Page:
Vard has secured a contract for the design and construction of another passenger ship for Australia’s Coral Expeditions to be named Coral Geographer. The vessel will be the fifth expedition cruise ship in the company’s fleet. The vessel will be developed by Vard Design and delivered by the end of 2020. Along with its sister vessel, Coral Adventurer, Coral Geographer will be designed to meet the growing demand for coral expeditions in the Australian cruise market. Featuring a gross tonnage of 5,599 tons, each of the ships has a capacity for 120 passengers and 48 crew members.
The biggest LNG terminal in the Nordics opened in Röyttä Harbour, Tornio, Finland, earlier this week. The Tornio terminal is equipped with bunkering stations for LNG vessels, regasification equipment for liquefied natural gas, as well as a storage unit that is 50,000 m3 in volume. The new facility will strengthen LNG’s security of supply for shipments to Northern Finland and Sweden.
The expanded voluntary slowdown through Haro Strait and Boundary Pass will being once the southern resident killer whales are confirmed in the area by hydrophone data and/or trusted observers The whale monitoring period began on June 1. Participants will be notified of the slowdown start by email and on the ECHO Program website. Now in its third year, the goal of the trial is to better understand and reduce underwater noise effects on Southern Resident Killer Whales in their key foraging areas. The slowdowns are part of the ECHO Program using research that shows that reducing ship speed effectively reduces the underwater noise in nearby habitats. This in turn, is predicted to benefit the behaviour and feeding success of Southern Resident Killer Whales. The distance of the trial area has been increased by 15.1 nautical miles for a total of 29.6 nautical miles. The slowdown will continue until September 30, 2019 with two-week extensions to no later than October 31 if the whales are still present in the area.
Canadian Pacific Railway and Yang Ming have entered into an agreement to position the railroad to provide better service out of GCT Deltaport. CP will begin handling all of Yang Ming’s cargo moving through Canada in 2020 and will become the largest rail provider to Deltaport. In recent years, CP has intensified its efforts to focus on international intermodal services. Over the next 12 months, the Canadian railroad service contracts with several shipping lines will expire, potentially pitting the two Canadian railroads against each other for the business.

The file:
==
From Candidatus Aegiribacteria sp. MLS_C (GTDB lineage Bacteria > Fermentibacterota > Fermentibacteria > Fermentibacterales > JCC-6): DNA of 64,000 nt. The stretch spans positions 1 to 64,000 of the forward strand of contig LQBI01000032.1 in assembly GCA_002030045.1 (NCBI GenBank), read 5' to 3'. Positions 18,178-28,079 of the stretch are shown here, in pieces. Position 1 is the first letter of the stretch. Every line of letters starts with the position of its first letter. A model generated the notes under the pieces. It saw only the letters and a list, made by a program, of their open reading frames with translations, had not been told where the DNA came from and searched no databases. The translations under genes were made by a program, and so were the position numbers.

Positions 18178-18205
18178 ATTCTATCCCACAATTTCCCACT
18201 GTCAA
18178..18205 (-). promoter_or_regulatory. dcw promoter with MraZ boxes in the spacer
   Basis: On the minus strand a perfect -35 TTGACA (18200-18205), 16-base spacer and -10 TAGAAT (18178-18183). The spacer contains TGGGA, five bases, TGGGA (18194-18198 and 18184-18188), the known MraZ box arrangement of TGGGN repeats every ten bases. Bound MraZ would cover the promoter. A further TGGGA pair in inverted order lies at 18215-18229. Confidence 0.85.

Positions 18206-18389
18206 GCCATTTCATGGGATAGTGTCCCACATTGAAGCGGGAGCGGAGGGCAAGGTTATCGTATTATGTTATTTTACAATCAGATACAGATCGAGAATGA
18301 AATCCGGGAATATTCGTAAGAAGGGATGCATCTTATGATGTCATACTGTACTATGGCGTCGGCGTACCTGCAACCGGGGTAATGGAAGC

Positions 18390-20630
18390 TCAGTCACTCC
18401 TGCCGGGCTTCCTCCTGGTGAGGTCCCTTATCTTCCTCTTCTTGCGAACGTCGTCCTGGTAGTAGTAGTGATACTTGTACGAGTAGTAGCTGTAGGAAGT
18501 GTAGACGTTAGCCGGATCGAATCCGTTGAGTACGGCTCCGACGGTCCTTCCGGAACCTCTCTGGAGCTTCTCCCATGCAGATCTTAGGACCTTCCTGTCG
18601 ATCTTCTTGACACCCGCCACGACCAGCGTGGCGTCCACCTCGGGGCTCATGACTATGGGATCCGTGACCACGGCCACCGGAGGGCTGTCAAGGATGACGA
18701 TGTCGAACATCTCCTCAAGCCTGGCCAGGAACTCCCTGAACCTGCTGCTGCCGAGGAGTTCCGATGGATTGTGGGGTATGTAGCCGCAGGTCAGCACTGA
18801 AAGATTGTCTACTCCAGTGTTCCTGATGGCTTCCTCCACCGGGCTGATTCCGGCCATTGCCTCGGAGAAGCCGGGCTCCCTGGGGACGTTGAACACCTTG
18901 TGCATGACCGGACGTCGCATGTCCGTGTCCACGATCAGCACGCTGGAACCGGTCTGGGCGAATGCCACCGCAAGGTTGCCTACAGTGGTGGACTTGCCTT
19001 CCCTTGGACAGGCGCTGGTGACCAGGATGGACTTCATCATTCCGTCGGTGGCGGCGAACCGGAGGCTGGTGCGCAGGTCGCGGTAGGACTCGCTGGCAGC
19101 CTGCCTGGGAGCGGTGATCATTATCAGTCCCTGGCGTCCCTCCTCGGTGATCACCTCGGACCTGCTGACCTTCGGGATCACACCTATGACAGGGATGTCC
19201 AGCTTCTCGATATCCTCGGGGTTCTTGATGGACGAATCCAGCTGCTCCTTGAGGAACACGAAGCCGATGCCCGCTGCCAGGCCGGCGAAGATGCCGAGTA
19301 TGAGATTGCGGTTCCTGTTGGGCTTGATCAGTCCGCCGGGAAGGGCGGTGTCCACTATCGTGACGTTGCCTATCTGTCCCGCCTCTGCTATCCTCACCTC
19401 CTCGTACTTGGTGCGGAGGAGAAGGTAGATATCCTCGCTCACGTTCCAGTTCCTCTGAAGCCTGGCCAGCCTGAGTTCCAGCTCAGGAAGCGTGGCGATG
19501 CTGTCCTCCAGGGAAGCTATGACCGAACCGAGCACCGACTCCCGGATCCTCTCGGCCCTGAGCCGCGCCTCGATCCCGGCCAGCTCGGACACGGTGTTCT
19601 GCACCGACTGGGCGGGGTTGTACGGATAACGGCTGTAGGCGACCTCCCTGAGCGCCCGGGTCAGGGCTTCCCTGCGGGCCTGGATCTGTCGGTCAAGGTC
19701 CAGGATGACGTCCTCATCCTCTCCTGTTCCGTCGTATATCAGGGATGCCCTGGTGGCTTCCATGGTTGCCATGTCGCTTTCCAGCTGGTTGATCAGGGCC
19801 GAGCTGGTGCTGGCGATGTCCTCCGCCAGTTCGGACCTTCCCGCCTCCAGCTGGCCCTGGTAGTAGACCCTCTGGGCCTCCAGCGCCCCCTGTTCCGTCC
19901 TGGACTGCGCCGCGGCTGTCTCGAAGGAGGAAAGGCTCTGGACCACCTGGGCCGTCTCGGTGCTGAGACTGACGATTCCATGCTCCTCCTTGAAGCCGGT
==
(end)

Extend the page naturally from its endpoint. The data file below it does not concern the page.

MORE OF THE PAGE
With a new contract in the works between the ILWU and the BCMEA, terminals in Vancouver and Prince Rupert will consider automated or semi-automated operations to accommodate growing container volumes. A very contentious issue facing waterfront employers, there are only two fully automated terminals and five semi-automated terminals in North America. Automation has the potential to help maintain the movement of good through the ports. Longshore unions view automation as a development that can potentially reduce jobs by 40-70 percent. However, automation also creates new jobs that involve computer programming and technology. The unions want to ensure if automation occurs, the jobs that are created fall under their jurisdiction and that union members will be trained to handle the new work.
Canadian Parks and Wilderness Society has issued a report indicating that Canada needs to increase ocean protections. It notes that at least 30 percent of Canadian oceans should be protected to ensure all the habitats are protected and that we’re securing the future for healthy oceans. Protection could come in many forms, including banning oil, gas or mineral projects, not dumping waste and ruling out bottom-trawling fisheries. In the last two years, the percent of Canada’s oceans that are under some form of conservation agreement has risen from one percent to eight percent, a number that is likely to rise above 10 percent by next year. The full report can be found here: https://cpaws.org/wp-content/uploads/2019/06/CPAWS_oceans_report2019_ENG_web.pdf
The Senate has voted to proceed with the oil tanker ban, against committee recommendation. Canada’s oil and gas sector has been adamantly against the legislation, believing that it will harm getting energy exports to market. Bill C-48 will now move to third reading, where Senators will be able to propose amendments. If ultimately successful, the bill will ban oil tankers carrying more than 12,500 metric tonnes of crude oil from stopping at ports or marine installations located along BC’s northern coast. Senators will still be able to propose amendments to Bill C-48 at the third reading.